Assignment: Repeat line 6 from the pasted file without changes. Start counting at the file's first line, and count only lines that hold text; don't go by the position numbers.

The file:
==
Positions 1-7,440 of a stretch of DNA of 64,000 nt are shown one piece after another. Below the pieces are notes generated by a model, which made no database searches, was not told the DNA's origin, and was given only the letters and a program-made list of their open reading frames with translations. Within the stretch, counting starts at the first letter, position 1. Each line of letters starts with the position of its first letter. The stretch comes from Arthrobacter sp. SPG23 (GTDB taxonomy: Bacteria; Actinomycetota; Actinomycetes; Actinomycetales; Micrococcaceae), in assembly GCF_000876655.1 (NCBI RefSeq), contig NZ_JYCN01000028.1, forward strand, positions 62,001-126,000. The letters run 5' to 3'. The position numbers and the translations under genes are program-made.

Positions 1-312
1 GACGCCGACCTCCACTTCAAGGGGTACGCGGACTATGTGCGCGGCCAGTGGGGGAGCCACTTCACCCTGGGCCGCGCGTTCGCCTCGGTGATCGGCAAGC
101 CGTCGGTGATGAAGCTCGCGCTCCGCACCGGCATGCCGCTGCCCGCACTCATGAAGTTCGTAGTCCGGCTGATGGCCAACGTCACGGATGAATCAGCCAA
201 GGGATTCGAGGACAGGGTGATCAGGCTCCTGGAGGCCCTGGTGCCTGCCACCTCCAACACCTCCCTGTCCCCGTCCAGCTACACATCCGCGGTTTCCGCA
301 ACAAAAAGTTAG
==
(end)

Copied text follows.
301 ACAAAAAGTTAG